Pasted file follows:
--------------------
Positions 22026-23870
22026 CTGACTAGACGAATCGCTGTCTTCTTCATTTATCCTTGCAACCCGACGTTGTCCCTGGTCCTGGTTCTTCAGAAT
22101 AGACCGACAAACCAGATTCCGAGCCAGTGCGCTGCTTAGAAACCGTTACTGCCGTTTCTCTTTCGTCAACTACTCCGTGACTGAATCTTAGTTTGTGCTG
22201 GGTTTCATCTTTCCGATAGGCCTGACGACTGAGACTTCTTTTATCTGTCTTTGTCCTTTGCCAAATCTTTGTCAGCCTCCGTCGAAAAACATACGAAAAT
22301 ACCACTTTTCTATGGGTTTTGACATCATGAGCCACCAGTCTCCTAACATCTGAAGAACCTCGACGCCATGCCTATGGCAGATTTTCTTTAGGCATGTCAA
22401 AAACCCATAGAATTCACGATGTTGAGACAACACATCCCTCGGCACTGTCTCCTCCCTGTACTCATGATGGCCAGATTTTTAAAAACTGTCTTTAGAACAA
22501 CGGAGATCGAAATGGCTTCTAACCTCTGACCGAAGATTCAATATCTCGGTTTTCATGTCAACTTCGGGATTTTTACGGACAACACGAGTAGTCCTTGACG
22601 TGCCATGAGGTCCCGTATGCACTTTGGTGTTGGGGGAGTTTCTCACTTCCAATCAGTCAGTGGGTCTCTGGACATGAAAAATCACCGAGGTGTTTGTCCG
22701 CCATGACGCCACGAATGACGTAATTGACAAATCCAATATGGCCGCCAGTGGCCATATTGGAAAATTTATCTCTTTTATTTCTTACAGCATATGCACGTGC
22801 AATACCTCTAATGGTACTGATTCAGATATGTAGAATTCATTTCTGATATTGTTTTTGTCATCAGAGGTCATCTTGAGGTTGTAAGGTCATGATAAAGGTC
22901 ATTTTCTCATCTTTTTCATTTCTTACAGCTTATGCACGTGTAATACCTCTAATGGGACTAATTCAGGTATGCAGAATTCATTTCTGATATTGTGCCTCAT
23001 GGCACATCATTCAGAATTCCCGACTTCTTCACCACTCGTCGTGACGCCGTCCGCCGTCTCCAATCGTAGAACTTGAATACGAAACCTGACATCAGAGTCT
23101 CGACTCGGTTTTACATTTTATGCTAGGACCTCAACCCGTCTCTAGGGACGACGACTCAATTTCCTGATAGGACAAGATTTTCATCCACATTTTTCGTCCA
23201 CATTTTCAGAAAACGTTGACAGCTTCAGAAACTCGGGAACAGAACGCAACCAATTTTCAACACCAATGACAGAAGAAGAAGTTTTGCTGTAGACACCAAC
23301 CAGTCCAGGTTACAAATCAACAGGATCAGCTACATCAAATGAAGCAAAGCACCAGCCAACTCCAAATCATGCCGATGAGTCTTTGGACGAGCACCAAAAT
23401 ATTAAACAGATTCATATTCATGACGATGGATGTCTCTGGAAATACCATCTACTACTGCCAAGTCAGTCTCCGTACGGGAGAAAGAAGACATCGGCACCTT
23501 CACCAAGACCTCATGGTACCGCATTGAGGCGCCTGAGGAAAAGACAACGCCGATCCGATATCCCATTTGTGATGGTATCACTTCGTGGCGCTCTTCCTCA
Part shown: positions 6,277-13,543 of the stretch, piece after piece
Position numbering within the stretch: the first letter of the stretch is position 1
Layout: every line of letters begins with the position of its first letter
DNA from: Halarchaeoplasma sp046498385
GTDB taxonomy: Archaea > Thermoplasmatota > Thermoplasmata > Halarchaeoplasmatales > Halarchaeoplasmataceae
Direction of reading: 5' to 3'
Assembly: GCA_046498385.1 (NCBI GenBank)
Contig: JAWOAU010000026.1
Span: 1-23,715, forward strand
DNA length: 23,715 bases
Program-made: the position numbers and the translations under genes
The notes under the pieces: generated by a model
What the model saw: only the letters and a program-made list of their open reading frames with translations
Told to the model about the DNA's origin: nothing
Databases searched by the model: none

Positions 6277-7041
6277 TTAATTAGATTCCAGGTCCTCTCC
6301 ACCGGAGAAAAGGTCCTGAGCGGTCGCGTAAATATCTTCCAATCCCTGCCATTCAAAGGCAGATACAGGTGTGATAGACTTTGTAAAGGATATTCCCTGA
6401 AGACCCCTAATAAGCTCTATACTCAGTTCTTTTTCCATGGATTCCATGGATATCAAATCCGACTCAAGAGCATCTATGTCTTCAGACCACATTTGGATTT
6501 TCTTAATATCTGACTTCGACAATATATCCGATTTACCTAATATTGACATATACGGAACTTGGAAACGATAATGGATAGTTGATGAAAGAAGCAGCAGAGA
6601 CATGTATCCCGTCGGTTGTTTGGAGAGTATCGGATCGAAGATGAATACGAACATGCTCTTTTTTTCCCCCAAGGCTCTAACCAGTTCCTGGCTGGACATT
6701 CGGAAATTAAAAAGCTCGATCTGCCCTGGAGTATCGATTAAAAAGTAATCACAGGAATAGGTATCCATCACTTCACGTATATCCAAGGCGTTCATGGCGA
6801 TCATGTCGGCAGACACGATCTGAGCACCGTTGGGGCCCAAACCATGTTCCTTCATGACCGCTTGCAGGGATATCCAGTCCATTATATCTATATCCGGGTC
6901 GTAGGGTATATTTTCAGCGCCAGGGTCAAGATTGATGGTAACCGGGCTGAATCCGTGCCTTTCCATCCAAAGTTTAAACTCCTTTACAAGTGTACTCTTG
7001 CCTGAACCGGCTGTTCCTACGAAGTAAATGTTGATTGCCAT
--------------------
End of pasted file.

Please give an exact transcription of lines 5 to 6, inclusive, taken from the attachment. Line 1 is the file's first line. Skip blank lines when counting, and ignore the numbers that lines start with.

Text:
22301 ACCACTTTTCTATGGGTTTTGACATCATGAGCCACCAGTCTCCTAACATCTGAAGAACCTCGACGCCATGCCTATGGCAGATTTTCTTTAGGCATGTCAA
22401 AAACCCATAGAATTCACGATGTTGAGACAACACATCCCTCGGCACTGTCTCCTCCCTGTACTCATGATGGCCAGATTTTTAAAAACTGTCTTTAGAACAA